Riding the wave of cheers, McKinney beat Schneider by 1.84 seconds, giving her the combined gold by a wide margin. Schneider got the silver and her teammate Brigitte Oertli the bronze. No sooner had McKinney slid to a stop than Schneider walked over and became the first person to give the winner a hug. McKinney's eyes glistened with joy, and the crowd roared with joy, and the spirit of gloom that had pervaded the championships finally lifted.
Later, at a press conference, Schneider was as gracious as if she had won: "Tamara was the best, and for me a silver medal is a super beginning. I was fourth at Crans-Montana and I did not finish in Calgary, so this makes me feel very good."
Someone asked McKinney the requisite question: "How did you feel the moment you knew that you had won?"
She gazed silently at the reporter for a moment, and then she laughed and said, "Yahoo!"
Someone else asked if this was the best downhill she had ever run, and she said, "By far. I had a good feeling warming up this morning. I liked this downhill because it was technical [involving many turns and bumps], but it was difficult because I'm not used to having such high speed going into turns like that. I've had good races before, but I've had some bad races too. To have my good races come together here in Colorado and at home makes it a really special day. I'm still trying to figure out what I did." She paused. "It was a great day. Somebody was helping me out today."
The following day on the Beaver Creek course, Marc Girardelli of Luxembourg had a similar epiphany when he won the men's combined. By finishing third in the slalom and second in the downhill by an eye-blink .01 to the hulking Italian downhiller, Michael Mair, he took the gold by a huge margin. The silver went to Paul Accola of Switzerland and the bronze to Günther Mader of Austria. Zurbriggen skied a brave race with badly bruised ribs suffered in his earlier fall and finished fourth. Afterward he said, "I have had nothing but problems, but I think it's getting better now. I can't say I am satisfied, but I am happy for my teammate."
Girardelli's victory was no surprise. A native of Austria who has skied for Luxembourg since 1976 because his autocratic father had a disagreement with Austrian ski authorities many years ago, Girardelli has been merely superhuman on the '88-89 World Cup circuit. More versatile than any racer since Jean-Claude Killy, winner of three Olympic gold medals in '68, Girardelli has already won three downhills, a giant slalom and two slaloms this season. He has all but wrapped up the World Cup overall title, having amassed 306 points to runner-up Zurbriggen's 231.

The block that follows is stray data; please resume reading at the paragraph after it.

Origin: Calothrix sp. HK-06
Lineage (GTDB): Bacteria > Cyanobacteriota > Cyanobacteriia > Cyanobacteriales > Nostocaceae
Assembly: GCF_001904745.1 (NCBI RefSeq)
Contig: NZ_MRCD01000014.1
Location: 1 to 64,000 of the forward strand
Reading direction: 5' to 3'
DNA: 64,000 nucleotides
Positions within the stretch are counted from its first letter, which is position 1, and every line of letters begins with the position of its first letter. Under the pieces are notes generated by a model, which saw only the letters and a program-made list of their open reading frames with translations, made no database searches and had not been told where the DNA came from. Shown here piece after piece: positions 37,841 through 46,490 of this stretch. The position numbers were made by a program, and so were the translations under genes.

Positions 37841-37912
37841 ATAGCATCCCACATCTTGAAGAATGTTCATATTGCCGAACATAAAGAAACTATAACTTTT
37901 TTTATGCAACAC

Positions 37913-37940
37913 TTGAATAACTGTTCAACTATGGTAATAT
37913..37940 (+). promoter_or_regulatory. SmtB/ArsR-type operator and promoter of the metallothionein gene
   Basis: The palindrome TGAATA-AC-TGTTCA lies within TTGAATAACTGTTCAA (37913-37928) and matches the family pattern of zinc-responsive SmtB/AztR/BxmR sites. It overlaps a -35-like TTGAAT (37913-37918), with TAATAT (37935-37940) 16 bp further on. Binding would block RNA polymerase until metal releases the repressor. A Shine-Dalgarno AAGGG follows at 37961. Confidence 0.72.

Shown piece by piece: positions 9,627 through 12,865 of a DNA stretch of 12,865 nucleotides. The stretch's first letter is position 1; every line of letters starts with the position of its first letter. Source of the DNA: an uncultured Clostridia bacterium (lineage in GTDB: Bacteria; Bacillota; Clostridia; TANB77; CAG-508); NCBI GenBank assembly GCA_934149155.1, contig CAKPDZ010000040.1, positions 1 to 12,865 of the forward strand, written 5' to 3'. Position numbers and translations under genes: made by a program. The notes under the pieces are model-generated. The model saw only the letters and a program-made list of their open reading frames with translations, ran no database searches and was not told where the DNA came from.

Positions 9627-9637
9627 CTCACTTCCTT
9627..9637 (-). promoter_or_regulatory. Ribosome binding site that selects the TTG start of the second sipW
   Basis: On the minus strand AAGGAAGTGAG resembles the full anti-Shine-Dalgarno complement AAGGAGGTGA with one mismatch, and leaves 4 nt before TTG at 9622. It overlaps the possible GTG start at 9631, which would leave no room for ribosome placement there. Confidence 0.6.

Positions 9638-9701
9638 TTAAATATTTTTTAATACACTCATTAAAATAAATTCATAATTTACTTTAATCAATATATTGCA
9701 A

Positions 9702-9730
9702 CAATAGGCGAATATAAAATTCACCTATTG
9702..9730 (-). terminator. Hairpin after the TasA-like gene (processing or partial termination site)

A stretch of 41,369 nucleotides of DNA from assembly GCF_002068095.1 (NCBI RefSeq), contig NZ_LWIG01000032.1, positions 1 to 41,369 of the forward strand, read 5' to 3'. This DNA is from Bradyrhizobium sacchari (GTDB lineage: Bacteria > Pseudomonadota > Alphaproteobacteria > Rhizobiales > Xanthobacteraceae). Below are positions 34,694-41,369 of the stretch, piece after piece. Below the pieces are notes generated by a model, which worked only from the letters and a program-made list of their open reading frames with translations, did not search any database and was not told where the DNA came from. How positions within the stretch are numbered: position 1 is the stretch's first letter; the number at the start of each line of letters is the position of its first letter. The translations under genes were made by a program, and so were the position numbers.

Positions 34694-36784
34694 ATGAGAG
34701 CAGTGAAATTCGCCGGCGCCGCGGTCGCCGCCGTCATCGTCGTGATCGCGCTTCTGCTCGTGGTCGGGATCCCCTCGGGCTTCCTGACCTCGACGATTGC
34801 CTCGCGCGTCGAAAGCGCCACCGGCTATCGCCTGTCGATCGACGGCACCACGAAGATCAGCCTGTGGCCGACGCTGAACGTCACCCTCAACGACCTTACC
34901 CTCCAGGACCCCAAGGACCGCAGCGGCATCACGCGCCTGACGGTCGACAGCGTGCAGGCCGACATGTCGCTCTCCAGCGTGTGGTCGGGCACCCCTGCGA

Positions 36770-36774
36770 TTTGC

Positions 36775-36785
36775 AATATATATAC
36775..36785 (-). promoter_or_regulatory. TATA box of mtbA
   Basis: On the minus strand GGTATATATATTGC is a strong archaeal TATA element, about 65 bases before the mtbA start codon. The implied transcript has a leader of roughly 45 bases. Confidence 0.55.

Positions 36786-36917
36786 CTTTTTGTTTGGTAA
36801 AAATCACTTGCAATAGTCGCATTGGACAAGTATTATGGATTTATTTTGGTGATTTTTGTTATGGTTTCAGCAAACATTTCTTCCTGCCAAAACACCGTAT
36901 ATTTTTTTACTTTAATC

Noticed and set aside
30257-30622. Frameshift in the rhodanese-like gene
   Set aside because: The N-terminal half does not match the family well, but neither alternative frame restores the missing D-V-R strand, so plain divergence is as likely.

Usually a man of grouchy mien and short temper, Girardelli spoke warmly to the press after his victory. Of the Beaver Creek course, where the men's downhill event would later be held, he said, "I don't like this course as much as the European courses because I am a technical skier, not a glider. The conditions changed completely from the training runs, and this was only a question of how good your skis were. The downhill is always a battle of equipment, but that I finished .01 of a second behind Mair today is a good omen for what comes next."
Because of his rare talent in all five events in the championships, Girardelli was considered a likely candidate to sweep all five gold medals. He was properly—and, as it turned out, rightly—modest about all this, and when he was asked by a reporter if he planned to go for five straight victories, he said, with an uncharacteristically shy smile, "I am very happy with one gold medal. For the other events, I have no ambitions. Besides, I must tell you that I have already won more than five medals—three in Crans-Montana, two in Bormio and one here."
On Saturday, Girardelli was to have gone after his second medal in Vail, in the men's downhill, but a 32-inch snowfall at Beaver Creek buried the world championships for a day, and his run for more gold was put on hold for two days. The women's downhill on Sunday finally picked up the pace of these slowly unfolding championships. It turned out to be a picture-book race run in bitter cold over sun-splashed snow, and it was won by a storybook star who announced to the world in a postrace interview on ABC. "I skied perfect."